1-on-1 Year-to-Year Advising

$999.95

The 1-on-1 year-to-year advising program provides comprehensive college planning with a mid-year and year-in check-in. Our one-on-one support includes:

  • Guiding the student in setting school-year goals to maximize their body of work
  • Guiding the student in building their résumé (academic, athletic, dance, or creative arts)
  • Making recommendations based on the student’s educational/career aspirations and family’s financial need
  • Reviewing and recommending year-to-year classes consistent with recommended colleges
  • Helping students/families to understand the type of institutional and private scholarship matches the student could be pursuing
  • Developing a holistic strategy for building relationships with colleges and increasing admissions opportunities
  • Providing guidance in strengthening a student’s leadership and community service profiles
  • Hosting a mid-year and year-end virtual session with students and parents to review actions, revisit goals, and affirm progression toward a strategic plan
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Description

1 on 1 Year-to-Year Advising

Our program is free of charge to students attending school in one of our partner school districts. For all other students we offer 1-on-1 year-to-year advising as a lower-cost alternative to full college advising. Our year-to-year advising provides the following:
 

Pre-evaluation:

 
  • During pre-evaluation, families provide us with such documents as the course schedule and career pathways offered in their school or school district. 
  • Academic résumé to be completed in advance on a form that we provide.
  • Summary of student’s postsecondary educational/career aspirations.
  • Summary of family’s financial need.
  • Summary of any unique gifts and talents, such as academics, athletics, music, art, dance, theater, computer coding, etc.
  • Summary of the college planning guidance sought.

Virtual Meeting:

 
  • During virtual meeting, we develop and present a comprehensive set of recommendations across our 3 pillars of scholarship, leadership, and service for the forthcoming school year within the context of the student’s educational/career aspirations and family’s financial need.
  • We explain the rationale behind our recommendations and discuss with the student and parents modifications.
  • The student agrees to a set of measurable goals for the school year, which are documented. 

Mid-year Virtual Meeting:

 
  • During mid-year virtual meeting with the student and parents, the student provides an update on progress toward their first semester or school-year goals.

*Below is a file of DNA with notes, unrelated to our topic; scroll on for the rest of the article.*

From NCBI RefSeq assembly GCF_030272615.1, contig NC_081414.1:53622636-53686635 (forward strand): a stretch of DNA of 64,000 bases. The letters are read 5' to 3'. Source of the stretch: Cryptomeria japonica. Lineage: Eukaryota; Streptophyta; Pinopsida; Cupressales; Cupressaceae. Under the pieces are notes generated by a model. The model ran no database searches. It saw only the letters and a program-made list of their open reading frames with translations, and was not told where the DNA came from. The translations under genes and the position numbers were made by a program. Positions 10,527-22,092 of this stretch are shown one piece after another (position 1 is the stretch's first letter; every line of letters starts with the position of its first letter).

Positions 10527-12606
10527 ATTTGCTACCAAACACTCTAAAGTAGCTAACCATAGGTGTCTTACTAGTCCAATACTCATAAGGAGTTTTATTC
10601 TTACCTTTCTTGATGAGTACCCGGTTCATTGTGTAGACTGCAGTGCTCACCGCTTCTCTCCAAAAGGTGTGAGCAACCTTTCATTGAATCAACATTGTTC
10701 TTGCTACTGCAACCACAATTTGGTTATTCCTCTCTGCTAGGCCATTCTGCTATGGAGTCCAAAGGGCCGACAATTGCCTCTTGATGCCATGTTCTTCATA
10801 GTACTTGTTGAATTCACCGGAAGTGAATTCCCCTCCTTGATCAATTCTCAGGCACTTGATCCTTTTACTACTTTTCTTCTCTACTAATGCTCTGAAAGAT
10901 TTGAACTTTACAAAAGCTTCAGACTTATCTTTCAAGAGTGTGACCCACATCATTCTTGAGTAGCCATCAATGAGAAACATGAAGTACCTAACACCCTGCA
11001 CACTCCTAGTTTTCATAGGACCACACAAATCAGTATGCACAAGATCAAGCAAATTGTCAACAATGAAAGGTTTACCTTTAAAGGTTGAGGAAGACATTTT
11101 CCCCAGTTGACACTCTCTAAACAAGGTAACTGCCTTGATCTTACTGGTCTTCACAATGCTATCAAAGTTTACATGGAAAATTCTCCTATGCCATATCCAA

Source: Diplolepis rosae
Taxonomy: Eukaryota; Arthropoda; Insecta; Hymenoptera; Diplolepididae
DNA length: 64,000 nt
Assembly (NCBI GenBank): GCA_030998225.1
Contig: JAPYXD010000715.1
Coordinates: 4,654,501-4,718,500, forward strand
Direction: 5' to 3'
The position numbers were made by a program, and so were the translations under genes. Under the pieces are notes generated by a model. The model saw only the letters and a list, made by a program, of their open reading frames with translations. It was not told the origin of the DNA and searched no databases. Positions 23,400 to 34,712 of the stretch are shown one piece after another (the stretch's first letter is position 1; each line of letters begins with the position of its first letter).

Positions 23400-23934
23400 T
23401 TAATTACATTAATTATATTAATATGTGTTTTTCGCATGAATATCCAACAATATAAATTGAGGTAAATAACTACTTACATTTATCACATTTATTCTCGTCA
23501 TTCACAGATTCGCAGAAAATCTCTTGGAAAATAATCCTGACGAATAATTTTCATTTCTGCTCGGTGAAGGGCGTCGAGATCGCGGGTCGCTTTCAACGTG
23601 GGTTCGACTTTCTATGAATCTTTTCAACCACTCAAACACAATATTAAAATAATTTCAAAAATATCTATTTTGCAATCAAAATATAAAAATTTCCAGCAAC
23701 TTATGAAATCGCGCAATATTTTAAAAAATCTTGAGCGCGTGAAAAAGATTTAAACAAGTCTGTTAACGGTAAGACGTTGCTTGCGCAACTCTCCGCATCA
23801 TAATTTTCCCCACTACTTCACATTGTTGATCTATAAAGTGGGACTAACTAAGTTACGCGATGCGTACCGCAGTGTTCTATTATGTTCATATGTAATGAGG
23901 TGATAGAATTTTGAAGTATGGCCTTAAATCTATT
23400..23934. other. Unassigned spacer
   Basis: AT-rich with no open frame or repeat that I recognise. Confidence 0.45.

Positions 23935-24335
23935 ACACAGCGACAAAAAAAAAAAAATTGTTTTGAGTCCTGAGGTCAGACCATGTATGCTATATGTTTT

• We discuss any modifications/adjustments to the recommendations provided.

Year-end Virtual Meeting:

 
  • During year-end virtual meeting with the student and parents, the student provides an update on progress toward their school-year goals.
  • Student confirms planned summer program participation.
  • We discuss any modifications/adjustments to the recommendations provided.
  • We recommend actions to be taken during the summer months.

Is this approach worth the money?

Through the Internet, any student can identify the academic profile of admitted students to selective colleges and universities like the one presented below. 

Almost every school district uses a system like Naviance or Scoir to provide college and career guidance. Many school districts offer the AVID program through which teachers are trained to provide guidance in developing college readiness skills and exploring college and career pathways.

It is difficult to assess how effective such programs are when student loan debt is so high and SAT/ACT scores are so low for the majority of college-bound students. The following video provides insight into the student loan debt crisis.

By the time a student enters their junior year of high school, parents may have invested thousands of dollars in summer programs, specialized camps, SAT/ACT Prep, tutoring, and even private schools with a goal of their student landing a college scholarship or being offered admission to a top college. However, with the competition for being offered admission to a top college or qualifying for a competitive scholarship at an all-time high, will the investment pay off?

The ACT Class of 2023 National Profile Report reveals huge disparities in test scores by race, and by level of course taking within racial groups. It is also important to note that merit-based scholarships tend to require ACT Scores of 27+, a score range above the average scores for Asians, the highest performing demographic group.

Below is the Duke University Student Profile for the Class of 2027. The average ACT Scores of 34-35 are double the average ACT scores for most students and nearly 10 points higher than the scores of top students. With an acceptance rate of 6.3%, is it reasonable to assume that what is currently in place at most schools is sufficient to putting students on a pathway to avoiding student loan debt, achieving high test scores, or gaining admission to selective colleges and universities?

 

If you believe that your school or school district is offering sufficient support for your educational/career aspirations in a manner that will assist your family from joining the millions of families each year taking out student and Parent PLUS loans to pay for college, then there is no need to incur the expense of our support. However, if you believe that we can help then we will be more than happy to provide our recommendations.

Note: Fees are non-refundable. Note: We do not provide financial, investment, or legal advice, nor do we guaranty any outcomes. Please review our Terms and Conditions  prior to making your purchase. 

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